That lesson came to mind recently when I noticed a common refrain coming from those who have defended the aggressive crowd control tactics on display in Portland. The gist is: “We need to protect law enforcement officers.”
That sounds like risk aversion.
Read the full article at The Hill.
In the debate over statehood for Washington DC, we also need to consider representation for US territories
July 20th, 2020
At the end of June, the House of Representatives passed a bill to make Washington, D.C., the 51st state. It was the latest attempt to remedy a centuries-old problem: that the District’s residents have no voting representation in Congress.
The bill is unlikely to even be considered by the Senate, making it a dead letter for the rest of this year. But it can be seen as a statement of intent and could return to relevance if Democrats gain control of both houses of Congress in November.
If that happens, the new Congress ought to spare a thought for the territories.
Read the full article at The Hill.
We all must do our duty
June 22nd, 2020
Before the Battle of Trafalgar, Admiral Horatio Nelson signaled his fleet: “England expects that every man will do his duty.”
He knew that the next few hours were going to be incredibly chaotic, painful, and hard. He knew that his sailors would feel fear, grief and rage. And he knew that to submit to those instincts would bring ruin.
Duty was, and is, the counterweight to self-destructive instinct.
Read the full article at The Hill.
Fund states to ensure America recovers from coronavirus, then help them fund themselves
May 1, 2020
As the war against Covid-19 rages in empty streets and crowded hospitals, a battle over the authority and resources to wage it has broken out in the halls of government between the federal government and the states.
The outcome of the political battle is yet to be seen. But in the struggle against Covid-19, the states have possession of the field.
Read the full article at Even Better Words.
Abandoning Syria’s Kurds tarnishes our country’s honor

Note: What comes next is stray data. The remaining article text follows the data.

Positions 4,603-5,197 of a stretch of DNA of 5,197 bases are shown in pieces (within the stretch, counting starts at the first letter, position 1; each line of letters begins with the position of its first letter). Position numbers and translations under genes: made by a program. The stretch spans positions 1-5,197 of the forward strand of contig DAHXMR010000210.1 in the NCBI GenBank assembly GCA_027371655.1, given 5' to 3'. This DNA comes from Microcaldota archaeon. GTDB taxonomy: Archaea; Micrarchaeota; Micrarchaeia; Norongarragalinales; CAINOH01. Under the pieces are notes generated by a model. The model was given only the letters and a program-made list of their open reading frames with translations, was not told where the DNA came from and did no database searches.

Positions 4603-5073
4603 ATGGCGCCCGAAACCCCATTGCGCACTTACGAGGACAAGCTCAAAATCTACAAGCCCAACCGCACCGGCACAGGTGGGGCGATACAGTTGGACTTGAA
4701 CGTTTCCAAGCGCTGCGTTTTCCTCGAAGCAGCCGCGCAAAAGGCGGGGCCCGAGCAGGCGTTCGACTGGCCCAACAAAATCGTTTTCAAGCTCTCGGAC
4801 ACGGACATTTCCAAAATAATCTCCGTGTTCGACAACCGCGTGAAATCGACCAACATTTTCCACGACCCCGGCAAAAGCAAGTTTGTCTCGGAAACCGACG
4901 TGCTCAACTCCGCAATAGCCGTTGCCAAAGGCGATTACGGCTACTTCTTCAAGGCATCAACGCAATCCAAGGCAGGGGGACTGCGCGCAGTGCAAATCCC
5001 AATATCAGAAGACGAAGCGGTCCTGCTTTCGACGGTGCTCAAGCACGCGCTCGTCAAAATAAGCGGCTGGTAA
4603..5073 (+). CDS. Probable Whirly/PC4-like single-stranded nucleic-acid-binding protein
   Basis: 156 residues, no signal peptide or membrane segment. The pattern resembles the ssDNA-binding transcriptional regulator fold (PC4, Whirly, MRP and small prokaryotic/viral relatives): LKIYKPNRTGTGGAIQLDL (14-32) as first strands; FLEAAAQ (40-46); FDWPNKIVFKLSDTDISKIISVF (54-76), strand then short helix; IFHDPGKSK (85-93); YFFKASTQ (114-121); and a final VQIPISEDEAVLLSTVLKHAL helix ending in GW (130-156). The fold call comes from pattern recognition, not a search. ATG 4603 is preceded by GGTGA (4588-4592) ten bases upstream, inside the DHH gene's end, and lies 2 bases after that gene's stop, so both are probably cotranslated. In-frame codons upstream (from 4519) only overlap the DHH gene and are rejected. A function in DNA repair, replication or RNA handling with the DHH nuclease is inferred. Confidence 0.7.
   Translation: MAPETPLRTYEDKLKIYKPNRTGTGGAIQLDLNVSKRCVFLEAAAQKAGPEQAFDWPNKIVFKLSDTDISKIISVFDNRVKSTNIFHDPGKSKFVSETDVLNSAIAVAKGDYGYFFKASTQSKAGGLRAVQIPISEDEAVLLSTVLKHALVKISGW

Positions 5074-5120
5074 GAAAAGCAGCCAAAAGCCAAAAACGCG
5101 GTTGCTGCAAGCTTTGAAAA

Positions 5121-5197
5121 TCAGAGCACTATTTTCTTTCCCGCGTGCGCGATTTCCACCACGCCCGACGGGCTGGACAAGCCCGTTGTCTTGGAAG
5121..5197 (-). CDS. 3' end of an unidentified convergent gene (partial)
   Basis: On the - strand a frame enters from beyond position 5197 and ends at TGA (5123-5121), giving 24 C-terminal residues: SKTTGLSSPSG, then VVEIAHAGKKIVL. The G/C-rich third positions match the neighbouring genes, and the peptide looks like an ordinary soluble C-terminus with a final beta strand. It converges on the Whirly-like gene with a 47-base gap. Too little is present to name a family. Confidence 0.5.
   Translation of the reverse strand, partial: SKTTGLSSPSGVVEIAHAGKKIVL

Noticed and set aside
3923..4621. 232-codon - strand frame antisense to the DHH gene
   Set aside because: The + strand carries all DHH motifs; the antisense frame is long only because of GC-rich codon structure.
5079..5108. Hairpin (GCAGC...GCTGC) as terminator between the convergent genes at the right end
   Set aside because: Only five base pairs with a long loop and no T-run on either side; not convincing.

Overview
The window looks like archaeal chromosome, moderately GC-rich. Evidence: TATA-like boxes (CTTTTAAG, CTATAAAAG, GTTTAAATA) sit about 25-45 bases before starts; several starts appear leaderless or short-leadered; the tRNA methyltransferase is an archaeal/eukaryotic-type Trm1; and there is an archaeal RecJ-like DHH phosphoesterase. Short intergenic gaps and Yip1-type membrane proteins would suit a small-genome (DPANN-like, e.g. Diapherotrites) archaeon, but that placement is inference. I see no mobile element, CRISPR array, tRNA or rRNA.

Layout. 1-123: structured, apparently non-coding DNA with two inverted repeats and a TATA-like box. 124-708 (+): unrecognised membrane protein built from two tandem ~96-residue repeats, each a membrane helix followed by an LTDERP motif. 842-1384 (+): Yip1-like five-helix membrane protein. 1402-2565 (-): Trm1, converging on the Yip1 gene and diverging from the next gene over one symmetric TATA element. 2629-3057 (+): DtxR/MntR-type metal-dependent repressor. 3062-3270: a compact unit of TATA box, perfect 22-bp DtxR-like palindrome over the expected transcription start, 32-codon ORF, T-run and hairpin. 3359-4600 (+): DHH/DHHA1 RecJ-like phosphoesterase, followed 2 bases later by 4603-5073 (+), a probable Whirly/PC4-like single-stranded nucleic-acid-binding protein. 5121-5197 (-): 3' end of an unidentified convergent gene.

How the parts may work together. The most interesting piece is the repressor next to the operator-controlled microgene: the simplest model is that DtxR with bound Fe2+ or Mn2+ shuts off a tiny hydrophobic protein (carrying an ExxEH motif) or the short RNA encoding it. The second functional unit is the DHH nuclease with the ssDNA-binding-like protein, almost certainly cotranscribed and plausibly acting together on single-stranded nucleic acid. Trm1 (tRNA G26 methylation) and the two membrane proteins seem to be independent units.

October 16th, 2019
In Kobani, Syrian Kurds fought to the death against ISIS for five months. On the third week of battle, the United States came to their aid with air strikes. On Jan. 26, 2015, the ISIS jihadists retreated.
The Siege of Kobani became known as the “Stalingrad of Islamic State.” It was the territorial high-water mark of the so-called caliphate, which shrunk thereafter under attack from the Kurdish-led Syrian Democratic Forces (SDF) on the ground and the U.S.-led coalition from the air. Eleven thousand SDF soldiers died in that campaign, as did 10 Americans.
Now Kobani has been besieged again, this time by Turkey. Under Turkish occupation, Kobani will be repopulated — but not by Kurds.
Read the full article at The Detroit News.
Why Mars should be our next stop
November 16th, 2018
Almost 50 years have passed since the United States last put a man on the moon — or anywhere else outside of low-Earth orbit. As China builds an increasingly sophisticated space program, it is high time for America to get moving again.
On July 20, 1969, Neil Armstrong set foot on the moon.
NASA and the Space Task Group, appointed by President Richard Nixon to advise America’s next steps in space, pushed an ambitious plan calling for a manned expedition to Mars by 1986, at the latest. But Nixon nixed it.
Perhaps 1986 was not the right time to go to Mars. But 2036 may be.
Read the full article at The Las Vegas Sun.